I saw this tweet a few weeks ago and it stuck with me:
Always be a newbie at something.— Ali Spittel 🐞 (@ASpittel) June 23, 2020
You will keep learning new things, and you will have more empathy for beginners at things you are experienced with.
I think this is really good advice for moving through life, but it’s very applicable to moving through a career as a developer too.
Do learning new skills help you become a better developer? I think so.
A big part of being a developer is being a learner.
I have a lot of interests outside of coding. Most of those interests stretch me to learn and hone new skills and I like to think they help me to become a better learner and also more empathetic to new learners for skills I have some experience with.
Recently I started learning how to bake sourdough bread.
A friend gave me a sourdough starter along with some basic instructions for how to keep it alive and links to resources to continue my education.
The anxiety I felt the first time I baked sourdough is still fresh in my mind. I was pretty sure I killed my starter as soon as I fed it. I spent the majority of the day googling what the starter should look like when it’s ripe and ready for baking.
There are tons of websites out there dedicated to the art (or science?) of sourdough baking, much like the art (or science?) of front-end web development.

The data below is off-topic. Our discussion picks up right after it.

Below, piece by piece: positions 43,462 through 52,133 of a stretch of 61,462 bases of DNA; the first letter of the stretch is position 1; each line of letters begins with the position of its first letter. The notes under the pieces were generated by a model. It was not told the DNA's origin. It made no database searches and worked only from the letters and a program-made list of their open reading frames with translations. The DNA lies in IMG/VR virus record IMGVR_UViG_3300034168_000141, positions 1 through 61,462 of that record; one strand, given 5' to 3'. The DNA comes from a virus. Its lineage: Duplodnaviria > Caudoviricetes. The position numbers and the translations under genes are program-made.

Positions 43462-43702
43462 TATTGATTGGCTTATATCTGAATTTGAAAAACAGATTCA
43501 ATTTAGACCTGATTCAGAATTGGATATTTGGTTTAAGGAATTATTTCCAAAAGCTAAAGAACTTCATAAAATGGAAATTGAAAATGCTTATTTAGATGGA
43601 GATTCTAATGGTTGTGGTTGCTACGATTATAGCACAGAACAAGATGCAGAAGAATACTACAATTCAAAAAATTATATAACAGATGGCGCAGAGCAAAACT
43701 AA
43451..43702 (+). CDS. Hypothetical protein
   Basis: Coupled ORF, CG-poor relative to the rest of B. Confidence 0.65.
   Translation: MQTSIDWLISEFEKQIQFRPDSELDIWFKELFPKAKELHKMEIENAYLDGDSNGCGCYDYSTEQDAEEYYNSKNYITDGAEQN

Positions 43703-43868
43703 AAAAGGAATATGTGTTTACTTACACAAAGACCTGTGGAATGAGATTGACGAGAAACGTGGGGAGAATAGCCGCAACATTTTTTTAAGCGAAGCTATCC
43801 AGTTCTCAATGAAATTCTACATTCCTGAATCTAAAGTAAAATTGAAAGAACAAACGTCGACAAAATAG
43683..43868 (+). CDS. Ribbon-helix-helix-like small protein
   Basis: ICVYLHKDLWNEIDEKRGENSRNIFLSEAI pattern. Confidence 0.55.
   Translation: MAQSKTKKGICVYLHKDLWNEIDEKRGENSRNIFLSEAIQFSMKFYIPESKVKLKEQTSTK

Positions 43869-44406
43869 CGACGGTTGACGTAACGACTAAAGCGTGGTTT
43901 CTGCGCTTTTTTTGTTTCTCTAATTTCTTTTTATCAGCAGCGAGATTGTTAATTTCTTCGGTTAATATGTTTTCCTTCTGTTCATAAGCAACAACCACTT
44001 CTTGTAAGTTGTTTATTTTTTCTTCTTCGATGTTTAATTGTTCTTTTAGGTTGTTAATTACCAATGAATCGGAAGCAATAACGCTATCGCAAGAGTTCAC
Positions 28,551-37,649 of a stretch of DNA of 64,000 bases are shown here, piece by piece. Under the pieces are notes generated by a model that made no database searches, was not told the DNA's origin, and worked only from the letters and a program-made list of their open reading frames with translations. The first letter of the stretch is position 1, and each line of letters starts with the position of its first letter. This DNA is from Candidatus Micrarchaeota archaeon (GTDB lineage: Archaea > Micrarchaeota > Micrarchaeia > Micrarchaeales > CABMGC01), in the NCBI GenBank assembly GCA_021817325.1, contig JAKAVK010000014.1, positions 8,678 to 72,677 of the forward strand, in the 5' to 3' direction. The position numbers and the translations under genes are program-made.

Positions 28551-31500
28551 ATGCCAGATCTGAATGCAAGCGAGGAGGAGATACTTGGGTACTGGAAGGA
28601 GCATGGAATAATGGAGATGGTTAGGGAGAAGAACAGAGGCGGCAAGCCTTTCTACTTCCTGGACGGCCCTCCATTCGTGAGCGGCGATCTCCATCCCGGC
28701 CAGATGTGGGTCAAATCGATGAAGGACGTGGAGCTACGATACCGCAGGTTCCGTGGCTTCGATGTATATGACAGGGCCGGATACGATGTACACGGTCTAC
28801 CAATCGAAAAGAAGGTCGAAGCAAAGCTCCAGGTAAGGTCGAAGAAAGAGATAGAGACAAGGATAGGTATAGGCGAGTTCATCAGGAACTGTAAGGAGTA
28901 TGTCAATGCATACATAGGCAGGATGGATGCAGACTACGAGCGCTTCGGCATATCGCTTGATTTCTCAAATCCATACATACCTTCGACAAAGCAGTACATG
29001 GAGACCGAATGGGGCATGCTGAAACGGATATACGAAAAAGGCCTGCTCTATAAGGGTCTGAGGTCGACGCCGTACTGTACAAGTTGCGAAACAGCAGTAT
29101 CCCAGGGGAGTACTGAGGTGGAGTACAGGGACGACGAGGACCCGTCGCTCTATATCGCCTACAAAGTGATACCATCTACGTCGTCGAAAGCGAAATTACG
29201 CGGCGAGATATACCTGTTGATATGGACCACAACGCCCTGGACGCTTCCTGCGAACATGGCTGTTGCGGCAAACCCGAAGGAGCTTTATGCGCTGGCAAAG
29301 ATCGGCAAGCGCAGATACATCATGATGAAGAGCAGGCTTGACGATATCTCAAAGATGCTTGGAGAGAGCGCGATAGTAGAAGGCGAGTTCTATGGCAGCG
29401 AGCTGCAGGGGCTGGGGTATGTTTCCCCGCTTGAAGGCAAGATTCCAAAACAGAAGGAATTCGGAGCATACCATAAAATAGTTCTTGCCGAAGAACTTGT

And every website I consulted had slightly different advice for determining when the starter is ready for baking. Sound familiar?
As a newbie, I felt confused and overwhelmed trying to solve the problem on my own.
Eventually, I reached out to the friend who had given me the starter to ask for her more experienced opinion. She suggested I just go for it and see what happens – and that was great advice.
I reminded myself it’s my first time doing this and it’s ok if turns out less than great. I’ll learn something and then I’ll try it again.
I’ve baked six loaves of sourdough since then and today as I was preparing my starter to bake my seventh loaf, I finally saw my starter rise like in pictures I’d seen on the Internet.
Suddenly, it “clicked” and all of the descriptions I had read on different websites about what a ripe sourdough starter should look or feel like now made sense to me.
It’s a great feeling when the new concept you’re trying to understand finally makes sense for you. I also find it helpful to remember that everyone learns at different speeds – what took me seven loaves of bread to figure out, someone else may pick up in only three tries.
As a developer, you will probably come across advice to work on side projects to keep up your dev skills. If that’s how you like to spend your free time outside of work, by all means, do it! But if there are other interests tugging at you to try out, absolutely pursue those because they will make you a better developer (and human being) too!